March 6, 2014

March 6, 2014: Growing concerns about the long-term fiscal prospects for college and university retirement and benefit programs will be addressed in a study sponsored by the Center for Studies in  Higher Education (CSHE) at the University of California, Berkeley.

With support from Fidelity Investments,  the Higher Education Pension Reform Project will  document major changes to retirement and post-retirement benefit programs that US colleges and universities have adopted in recent years.  The review will look at how programs are funded; the kinds  of programs and benefits offered (such as defined benefit or defined contribution programs); and whether retirement programs that offer health benefits fund them through contributions by employers, employees, or both. The project  will also examine how various programs are governed and administered.

The principal investigator for the project is James A. Hyatt, Senior Research Associate at CSHE and Interim Senior Vice President and Chief Financial Officer for the University of Arizona. He has also served as Executive Vice President and Chief Operating Officer of the Virginia Polytechnic and State University, as Vice Chancellor for Budget and Finance and Chief Financial Officer for the University of California, Berkeley, and as the Interim Executive Vice President and Chief Operating Officer for the National Association of College and University Business Officers (NACUBO).

The project’s research methodology  will consist of three major components:

•               A review of pension programs in higher education and  the major issues facing   these programs at both the state and the institutional level.

•               A national survey of public multi-campus systems, institutional, governmental, and other providers of retirement and post-retirement benefit programs to establish how benefit programs are currently structured, governed, and financed.  The survey will also gather  information on how  these organizations  have restructured their programs to meet rising costs and decreased revenues.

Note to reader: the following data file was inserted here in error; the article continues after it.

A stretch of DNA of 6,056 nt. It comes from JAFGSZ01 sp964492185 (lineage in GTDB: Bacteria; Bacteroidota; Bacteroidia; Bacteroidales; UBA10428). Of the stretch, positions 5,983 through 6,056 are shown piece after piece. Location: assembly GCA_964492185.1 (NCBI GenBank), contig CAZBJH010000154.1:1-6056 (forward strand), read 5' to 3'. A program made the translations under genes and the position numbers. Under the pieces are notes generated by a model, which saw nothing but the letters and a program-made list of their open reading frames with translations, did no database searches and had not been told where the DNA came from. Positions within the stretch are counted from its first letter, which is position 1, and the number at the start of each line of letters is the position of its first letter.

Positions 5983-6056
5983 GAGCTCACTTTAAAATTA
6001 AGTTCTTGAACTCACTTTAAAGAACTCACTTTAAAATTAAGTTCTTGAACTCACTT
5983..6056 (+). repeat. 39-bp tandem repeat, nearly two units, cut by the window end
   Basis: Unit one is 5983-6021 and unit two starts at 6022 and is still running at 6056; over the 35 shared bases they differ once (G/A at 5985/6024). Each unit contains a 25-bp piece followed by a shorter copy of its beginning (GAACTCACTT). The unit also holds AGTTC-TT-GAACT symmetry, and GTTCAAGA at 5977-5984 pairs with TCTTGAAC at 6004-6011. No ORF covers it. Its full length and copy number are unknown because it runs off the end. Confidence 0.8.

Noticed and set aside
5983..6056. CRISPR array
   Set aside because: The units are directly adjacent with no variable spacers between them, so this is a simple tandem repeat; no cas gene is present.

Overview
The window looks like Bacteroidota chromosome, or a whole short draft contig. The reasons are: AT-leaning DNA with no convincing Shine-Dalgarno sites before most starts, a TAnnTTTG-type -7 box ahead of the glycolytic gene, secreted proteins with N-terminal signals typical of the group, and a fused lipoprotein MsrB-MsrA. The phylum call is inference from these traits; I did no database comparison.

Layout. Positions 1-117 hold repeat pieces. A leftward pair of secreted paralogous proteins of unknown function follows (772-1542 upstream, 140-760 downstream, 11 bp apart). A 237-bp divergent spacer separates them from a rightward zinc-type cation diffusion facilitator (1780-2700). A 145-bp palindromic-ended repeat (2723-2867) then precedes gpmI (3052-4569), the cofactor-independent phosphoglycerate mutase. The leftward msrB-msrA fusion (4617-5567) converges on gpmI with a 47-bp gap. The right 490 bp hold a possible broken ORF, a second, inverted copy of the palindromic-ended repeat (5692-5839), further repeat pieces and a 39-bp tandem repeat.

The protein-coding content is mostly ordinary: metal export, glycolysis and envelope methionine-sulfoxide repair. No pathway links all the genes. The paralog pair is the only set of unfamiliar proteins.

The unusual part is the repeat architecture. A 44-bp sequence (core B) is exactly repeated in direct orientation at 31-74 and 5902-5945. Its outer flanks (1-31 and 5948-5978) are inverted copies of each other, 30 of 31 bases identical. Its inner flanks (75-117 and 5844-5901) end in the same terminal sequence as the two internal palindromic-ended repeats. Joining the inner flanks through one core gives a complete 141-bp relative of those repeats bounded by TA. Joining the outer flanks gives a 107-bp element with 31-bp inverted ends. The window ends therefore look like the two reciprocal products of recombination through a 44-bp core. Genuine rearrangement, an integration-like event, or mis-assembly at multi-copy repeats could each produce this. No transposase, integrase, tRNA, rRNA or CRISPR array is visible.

•               A description and analysis of best practices through  case studies of pensions and post-retirement benefit programs at both the governmental and the institutional level.       

 An advisory committee of institutional, industry, state, national, and international leaders in  higher-education pension reform will guide the project. The advisory group will provide the perspectives of multiple constituencies  on the development and implementation of innovative approaches to pension reform at the institutional, university system, and state level. The  committee will also play a key role in  developing the national survey instrument and  identifying site visits that will document innovative approaches to  pension reform.  The committee will also include a representative from Fidelity Investments.

Leading higher  education organizations represented on the project advisory committee include:

  • The National Association of College and University Business Officers (NACUBO);
  • The Association of Governing Boards (AGB)
  • College and University Professional Association for Human Resources (CUPA-HR)
  • The National Association of State Budget Officers (NASBO)
  • The National Association of System Heads (NASH)

Participating professional associations have agreed to disseminate the results and findings from  the project among their members and other constituency groups.


James A. Hyatt